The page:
That’s my Option A. It’s what I think I want. If my Option A isn’t your Option A, I’ll grieve its loss for a while, at the same time that I turn toward Option B with fresh eyes.

When I talk about Option A being “impossible,” I don’t mean to say that it would not be possible for you to make it through another year as a missionary without going mad. You’ve made it clear that you could. However, Option A might become impossible because 1) you’ve chosen something else, and it’s your decision to make, and 2) Option A, as I described it, as a sort-of triumphant option, isn’t an honest option.

Maybe my Option B is your Option A. If you choose it, I’ll make it my Option A, too.




  1. Thanks for writing this series. This one really hit home as my oldest child is returning home today, at nearly the 1 year point. He struggled to find happiness when onerous Covid related restrictions kept him largely in his apartment with far too little missionary work to do. And he struggled to find his footing as he worked with companions who were unprepared for or unable or unwilling to fully engage. We watched anxiously as his mental and emotional health declined into depression and anxiety, things we never before had seen in him. Roughly 10 weeks ago he told us he wanted to come home. We encouraged him from the outset to weigh various factors, to speak frankly with his mission president, and to fast and pray. Above all, we encouraged him to make the decision that felt right to him. And we let go of our own conceptions about what it might mean to come home ‘early’ and focused instead on the fact that he had chosen to serve, that God knew his heart, his intent, and his purpose, and that everything works out in the end. In a few hours we will drive to the airport and celebrate the completion of his mission and his homecoming. It will be a glorious reunion.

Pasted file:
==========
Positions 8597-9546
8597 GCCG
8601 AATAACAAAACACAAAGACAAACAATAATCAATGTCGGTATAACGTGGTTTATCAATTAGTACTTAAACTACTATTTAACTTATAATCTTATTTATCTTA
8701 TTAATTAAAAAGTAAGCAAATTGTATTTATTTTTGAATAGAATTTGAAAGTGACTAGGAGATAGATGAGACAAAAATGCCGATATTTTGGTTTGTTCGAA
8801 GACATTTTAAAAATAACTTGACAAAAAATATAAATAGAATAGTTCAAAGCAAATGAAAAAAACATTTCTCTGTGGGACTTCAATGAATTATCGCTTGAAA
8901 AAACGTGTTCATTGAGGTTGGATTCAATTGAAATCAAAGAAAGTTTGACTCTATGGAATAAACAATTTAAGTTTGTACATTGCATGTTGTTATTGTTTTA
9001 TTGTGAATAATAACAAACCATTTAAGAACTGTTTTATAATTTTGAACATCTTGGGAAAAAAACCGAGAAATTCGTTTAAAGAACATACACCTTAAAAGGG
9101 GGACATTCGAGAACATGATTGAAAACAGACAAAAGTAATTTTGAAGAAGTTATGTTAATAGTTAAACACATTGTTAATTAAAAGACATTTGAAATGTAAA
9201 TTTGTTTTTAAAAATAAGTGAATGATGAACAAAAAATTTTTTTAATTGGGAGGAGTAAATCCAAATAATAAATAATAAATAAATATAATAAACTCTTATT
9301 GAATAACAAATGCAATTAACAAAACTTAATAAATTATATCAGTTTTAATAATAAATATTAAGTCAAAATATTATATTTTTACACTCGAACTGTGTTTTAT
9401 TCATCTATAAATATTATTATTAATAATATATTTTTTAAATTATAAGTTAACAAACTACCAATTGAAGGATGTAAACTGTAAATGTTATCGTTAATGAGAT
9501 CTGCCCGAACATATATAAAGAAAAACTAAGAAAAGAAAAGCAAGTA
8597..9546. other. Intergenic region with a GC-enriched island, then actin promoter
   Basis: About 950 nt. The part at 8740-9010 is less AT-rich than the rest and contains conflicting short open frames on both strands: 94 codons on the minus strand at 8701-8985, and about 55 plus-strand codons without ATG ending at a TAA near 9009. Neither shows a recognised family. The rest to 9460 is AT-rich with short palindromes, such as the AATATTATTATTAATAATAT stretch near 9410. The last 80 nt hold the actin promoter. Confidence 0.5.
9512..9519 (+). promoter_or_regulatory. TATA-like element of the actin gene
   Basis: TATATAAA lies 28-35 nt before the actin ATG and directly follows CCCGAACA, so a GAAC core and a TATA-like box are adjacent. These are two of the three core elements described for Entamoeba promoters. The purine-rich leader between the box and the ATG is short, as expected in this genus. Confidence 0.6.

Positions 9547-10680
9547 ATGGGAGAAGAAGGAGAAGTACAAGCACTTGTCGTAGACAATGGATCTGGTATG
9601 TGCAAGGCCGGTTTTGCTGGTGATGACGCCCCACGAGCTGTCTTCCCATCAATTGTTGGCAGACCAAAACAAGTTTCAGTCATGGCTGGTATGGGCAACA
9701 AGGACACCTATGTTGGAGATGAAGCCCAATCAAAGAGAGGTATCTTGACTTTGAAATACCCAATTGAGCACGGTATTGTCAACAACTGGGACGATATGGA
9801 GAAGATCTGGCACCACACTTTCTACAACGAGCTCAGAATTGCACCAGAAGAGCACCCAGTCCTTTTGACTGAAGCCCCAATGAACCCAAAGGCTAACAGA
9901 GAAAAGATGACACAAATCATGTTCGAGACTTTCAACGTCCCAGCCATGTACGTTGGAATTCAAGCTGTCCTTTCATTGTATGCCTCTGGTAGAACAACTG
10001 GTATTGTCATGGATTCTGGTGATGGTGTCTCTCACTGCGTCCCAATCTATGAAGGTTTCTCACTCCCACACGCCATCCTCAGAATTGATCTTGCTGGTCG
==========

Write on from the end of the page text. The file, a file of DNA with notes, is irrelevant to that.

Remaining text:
2. Wondering says:

    My how things have changed if it is even possible for a missionary to decide when to come home. Decades ago (when parents sent funds directly to missionaries and the Church paid for transportation to and from European mission fields) we had a missionary who desperately wanted to come home. He couldn’t afford transportation and the mission president refused the Church’s assistance — until ETB (at a mission conference where he interviewed each missionary) told the mission president to send him home. He went home for a few months and then completed his 2-year mission elsewhere.
    Another drank himself into the hospital and was sent home with a medical release. I wondered if he did that to persuade the mission president to send him home.